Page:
Specialist Orli Benitez of West New York, NJ, hugs his...

Specialist Orli Benitez of West New York, NJ, hugs his mother Louise with his girlfriend Genesis Gapata standing by, before leaving with the 310 Military Police Brigade for deploy to Afghanistan from the US Army Reserve Center in Farmingdale. (Jan. 5, 2012) Credit: Newsday/J. Conrad Williams, Jr.

The sound of muffled sobs competed with the diesel groan of motor coaches idling outside the Armed Forces Reserve Center in Farmingdale.

The 140 green-garbed soldiers climbed aboard the coaches. The doors hissed shut. One by one, the buses pulled away in the chilly morning breeze.

"Let's pray for them," said Bernadette Johnston, of Rocky Point, whose soldier son, Army Spc. Justin Hoffman, was one of those aboard.

Thursday morning's departure of 140 soldiers from the Farmingdale-based 310th Military Police Battalion, an Army Reserve unit, serves as a reminder that, although America's combat involvement in Iraq ended on Dec. 31 and the White House has ordered a reduction of troops in Afghanistan, U.S. military personnel are still being sent into battle.

President Barack Obama has reduced the number of troops in Afghanistan by 10,000 from its mid-2011 peak of 101,000, and has ordered a further cut to 68,000 by Oct. 1. But with battle deployments typically limited to one year, the military will continue rotating fresh troops to Afghanistan for another three years, according to Navy Cmdr. Bill Speaks, a Pentagon spokesman.

Vicki Denicker, of St. James, was among several people who noted ruefully that the announced troop withdrawals have left many of their friends and neighbors believing that America's long war involvement in Afghanistan is over, even as they are saying goodbye to loved ones headed into harm's way.

"I'm frustrated," said Denicker, whose son Spc. Christopher Denicker was among the departing soldiers. "I tell people my son is going to Afghanistan and they say, 'I thought the war was over.' "

"I'm angry," said her husband, Anthony Denicker, a Vietnam veteran. "The war is over? How come they are all being deployed?"

Although Obama has set a 2014 deadline for the end of U.S. combat operations in Afghanistan, the war there continues to take American lives. Last year, 418 U.S. troops died in Afghanistan, the second highest annual total of the 10-year war. At least three were from Long Island.

The 310th's commanding officer, Lt. Col. Jackie Gordon, a Babylon Town councilwoman, had promised during a Wednesday deployment ceremony that all of her soldiers would return from their yearlong deployment. Asked about that promise moments before their departure the next morning, she acknowledged that death is one of war's cruel realities.

"Nothing can be guaranteed," Gordon, of Copiague, said. "But when you're prepared, the percentage of your success is far greater. I think we are prepared."

Spc. Chade Parker, 40, was among those who left for the Afghanistan deployment Thursday. The Briarwood, Queens, resident had enlisted in the Army Reserve to boost his income and help provide for his family. "It's the driving force for why I joined," he said.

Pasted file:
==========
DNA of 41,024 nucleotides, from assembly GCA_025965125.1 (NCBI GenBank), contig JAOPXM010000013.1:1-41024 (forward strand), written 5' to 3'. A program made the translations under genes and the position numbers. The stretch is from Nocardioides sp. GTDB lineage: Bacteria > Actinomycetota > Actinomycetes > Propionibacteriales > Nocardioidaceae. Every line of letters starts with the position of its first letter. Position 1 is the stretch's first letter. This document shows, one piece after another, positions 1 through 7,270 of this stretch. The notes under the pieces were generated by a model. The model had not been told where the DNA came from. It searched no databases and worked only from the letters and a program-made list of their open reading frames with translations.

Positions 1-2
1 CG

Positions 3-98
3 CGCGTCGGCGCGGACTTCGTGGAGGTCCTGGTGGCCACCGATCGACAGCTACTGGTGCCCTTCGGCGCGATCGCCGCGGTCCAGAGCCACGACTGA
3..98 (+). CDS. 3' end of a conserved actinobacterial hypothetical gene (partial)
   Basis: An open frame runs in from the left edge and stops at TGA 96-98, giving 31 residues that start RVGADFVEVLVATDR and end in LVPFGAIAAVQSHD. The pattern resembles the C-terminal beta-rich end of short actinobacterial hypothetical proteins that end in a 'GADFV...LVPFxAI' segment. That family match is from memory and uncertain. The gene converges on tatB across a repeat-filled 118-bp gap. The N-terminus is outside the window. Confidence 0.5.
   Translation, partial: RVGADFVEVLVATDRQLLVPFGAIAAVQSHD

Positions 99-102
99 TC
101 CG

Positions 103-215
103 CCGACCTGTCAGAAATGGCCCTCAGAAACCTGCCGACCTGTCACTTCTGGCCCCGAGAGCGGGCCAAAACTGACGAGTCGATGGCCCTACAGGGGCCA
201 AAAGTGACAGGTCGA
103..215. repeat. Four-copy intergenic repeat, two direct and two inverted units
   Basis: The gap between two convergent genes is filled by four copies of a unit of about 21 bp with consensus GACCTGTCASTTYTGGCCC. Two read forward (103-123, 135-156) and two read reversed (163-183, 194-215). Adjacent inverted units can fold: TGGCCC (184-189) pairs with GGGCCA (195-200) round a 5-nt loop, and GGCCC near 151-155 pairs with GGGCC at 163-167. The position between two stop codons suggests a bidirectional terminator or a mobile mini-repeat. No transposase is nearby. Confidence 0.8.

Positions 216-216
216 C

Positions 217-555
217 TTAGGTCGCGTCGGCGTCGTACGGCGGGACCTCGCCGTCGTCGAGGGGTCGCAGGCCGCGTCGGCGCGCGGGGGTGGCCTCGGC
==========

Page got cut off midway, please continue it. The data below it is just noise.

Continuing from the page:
On Thursday, Parker blew a kiss to his pregnant wife and headed for the bus, then turned back for a last embrace. Parker's teenage son punched him gently in the chest, then hugged and kissed him.

"I let him know, 'You're the head male now, respect your mother,' " Parker said, recalling a brief conversation with his son. "And that I plan to be back home."

He paused. "This is hard. Very emotional."

Two buses behind Parker's, Christopher Denicker's family was saying goodbye to their soldier. And Denicker, 24, was saying goodbye to his toddler son, Christian, age 16 months.

Denicker, who is studying law enforcement at Suffolk County Community College, said his life until recently had been the mostly carefree one of a student and part-time soldier. But as a young father, Denicker's deployment will force him to miss a year of his son's life.

"Now that I am a father, this is going to be hard," Denicker said.

Moments before boarding the bus, he held his son in his arms. He pulled the child's hood snugly about his head, handed him to members of his family, then climbed aboard. "Take care of my boy," he said.

The last green-garbed troops scrambled to their seats. The diesel engines roared to life.

Her eyes already red, Hoffman's girlfriend, Sandra Fioretti, 23, began to sob. The two have been together eight years, since she was in 10th grade.

They spent their last night together telling each other of their love "and that we're not saying goodbye, that we'll see each other later."

In the parking lot, shivering in a thin sweatshirt, Fioretti searched for a glimpse of Hoffman's face in the darkened windows of the departing vehicles. The string of buses exited the parking lot, turned left and were gone.

Fioretti, Johnston and two of Fioretti's friends waved brave goodbyes, then huddled together in tears.

"They're going to be OK, and we'll all be together," Johnston said to the other women -- the wife of one soldier and girlfriends of two others. "We're going to see them in a couple of months."

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